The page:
Method: Qualitative interviews were conducted with 24 persons with PD (PwPD), 14 men and 10 women. The interviews were analysed according to Grounded Theory (GT). Comparisons between patterns in men and women were made. The quantitative study included 129 PwPD from the NYPUM project (Ny Parkinsonism in UMeå). Data from baseline assessment, and then from follow-ups at one, three, five and eight years have been used. Participants estimated their ability to perform daily activities based on the ADL-taxonomy. Data have been analysed statistically with respect to development over time, as well as differences between men and women. Linear Mixed Model was chosen for analyses.

Results: To achieve the best possible everyday life, in spite of the difficulties PD caused, it was important for the participants to adapt to their medication regime and also to ongoing changes in their abilities. The interviewees tried to think in a positive way, prioritize among social relations and activities, to take advantage of positive environments and to exercise physically. Participants had a good knowledge of DBS as an alternative treatment method although it was not their choice at the actual time point. They worried about the neurosurgical procedure and were hesitant about the outcome of DBS. The treatment was seen as a step-way process, and DBS was seen as the last option. In the quantitative study, nine out of 12 activity domains showed a statistically significant change over time. Seven of these were basic, needed to be performed almost every day. The two remaining ADL-domains (Shopping and Cleaning) also showed a statistically significant difference between women and men, showing that women experienced a higher degree of detoriation. Those 32 remaining at eight years, still fulfilling the ADL-taxonomy, did not seem to experience that PD had a big impact on their ADL-ability. Overall, in these studies, there were more similarities than differences between women and men.

Discussion: Our results support the importance of PwPD maintain routines regarding food, medicine and daily activities, adapt their way to perform tasks, and engage in meaningful and values activities as a way to achieve a good, daily life. Occupational therapists with good knowledge in PD could contribute in facilitating to use this strategies. Concerning DBS, the participants had comparatively low expectations on the outcome. This might be explained by a high level of education and a high percentage being member in a PD-society. Of the nine ADL domains showing change over time, seven were likely to be needed to be performed every day (e.g. Mobility and Dressing). The two remaining, (Shopping and Cleaning) are activities that are challenging for PwPD. They are also such activities where it is generally known that there are differences between women and men.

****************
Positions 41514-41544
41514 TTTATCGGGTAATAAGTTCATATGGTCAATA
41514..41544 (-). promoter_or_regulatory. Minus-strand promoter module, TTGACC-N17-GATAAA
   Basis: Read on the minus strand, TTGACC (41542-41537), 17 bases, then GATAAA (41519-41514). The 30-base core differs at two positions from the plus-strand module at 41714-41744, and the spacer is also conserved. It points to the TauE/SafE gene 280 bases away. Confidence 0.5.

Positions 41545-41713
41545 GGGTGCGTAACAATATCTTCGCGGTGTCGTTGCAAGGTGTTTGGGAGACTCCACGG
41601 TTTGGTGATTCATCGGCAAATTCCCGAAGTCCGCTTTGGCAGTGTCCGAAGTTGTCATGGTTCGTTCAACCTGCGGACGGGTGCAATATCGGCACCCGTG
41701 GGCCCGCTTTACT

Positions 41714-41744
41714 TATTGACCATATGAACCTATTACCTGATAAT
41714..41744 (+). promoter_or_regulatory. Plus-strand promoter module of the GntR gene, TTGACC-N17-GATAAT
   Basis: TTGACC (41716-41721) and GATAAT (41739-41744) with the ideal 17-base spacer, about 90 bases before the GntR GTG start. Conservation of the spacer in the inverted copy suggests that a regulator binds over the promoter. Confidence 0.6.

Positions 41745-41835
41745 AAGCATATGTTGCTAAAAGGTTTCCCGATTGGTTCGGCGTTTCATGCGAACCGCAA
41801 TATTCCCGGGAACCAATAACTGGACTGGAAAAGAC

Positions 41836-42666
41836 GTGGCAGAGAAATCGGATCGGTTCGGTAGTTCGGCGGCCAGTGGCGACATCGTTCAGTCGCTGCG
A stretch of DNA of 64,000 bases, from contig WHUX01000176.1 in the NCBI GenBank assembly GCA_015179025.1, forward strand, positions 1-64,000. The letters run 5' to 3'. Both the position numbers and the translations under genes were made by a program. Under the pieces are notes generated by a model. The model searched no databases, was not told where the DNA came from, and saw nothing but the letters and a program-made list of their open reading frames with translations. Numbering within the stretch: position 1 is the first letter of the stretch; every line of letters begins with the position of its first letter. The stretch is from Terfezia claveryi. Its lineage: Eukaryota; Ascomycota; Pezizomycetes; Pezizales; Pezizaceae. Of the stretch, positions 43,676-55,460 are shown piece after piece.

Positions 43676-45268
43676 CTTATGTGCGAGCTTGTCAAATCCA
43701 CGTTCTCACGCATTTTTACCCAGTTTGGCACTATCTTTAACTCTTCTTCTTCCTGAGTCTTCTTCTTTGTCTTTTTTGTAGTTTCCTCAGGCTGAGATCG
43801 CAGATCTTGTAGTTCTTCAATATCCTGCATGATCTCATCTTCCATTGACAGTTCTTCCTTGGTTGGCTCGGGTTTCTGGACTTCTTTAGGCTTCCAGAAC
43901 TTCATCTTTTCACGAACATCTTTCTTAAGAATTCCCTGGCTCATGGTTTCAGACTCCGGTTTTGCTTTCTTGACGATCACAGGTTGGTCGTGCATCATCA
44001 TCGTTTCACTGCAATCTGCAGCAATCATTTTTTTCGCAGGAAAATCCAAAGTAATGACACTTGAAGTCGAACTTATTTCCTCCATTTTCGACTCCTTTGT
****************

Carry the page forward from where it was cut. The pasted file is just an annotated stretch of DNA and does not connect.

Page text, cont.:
Conclusion: Various aspects of activity appear to be important factors in the assessment, treatment and follow-up of PwPD. Meaningful activities, adapting the way of performing various tasks, as well as a functioning schedule based on food, medicines and activity are important elements in the strive for a good daily life. Deep brain stimulation (DBS) seems to be considered as the last step in a step-by-step approach to treatment options. Those who still perform self-assessment according to the ADL taxonomy at eight years follow-up, do not seem to experience that PD have a major impact on their perceived ability. The results also implies that men and women have a similar development over time regarding ADL ability and that they reason in a similar way with regard to strategies for achieving good daily life and about deep DBS as a treatment option.

Place, publisher, year, edition, pages
Umeå: Umeå universitet, 2019. p. 79
Series
Umeå University medical dissertations, ISSN 0346-6612 ; 2041
Keywords
Parkinson’s disease, Gender, Occupational Therapy, DBS, Grounded Theory, Longitudinal study, Parkinsons sjukdom, genus, arbetsterapi
National Category
Occupational Therapy
Research subject
Occupational therapy
Identifiers
urn:nbn:se:umu:diva-158984 (URN)978-91-7855-082-1 (ISBN)
Public defence
2019-06-12, Aulan,, Vårdvetarhuset, Umeå, 09:00 (Swedish)
Opponent
Supervisors
Available from: 2019-05-22 Created: 2019-05-16 Last updated: 2019-05-16Bibliographically approved

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Sperens, MariaHamberg, KatarinaHariz, Gun-Marie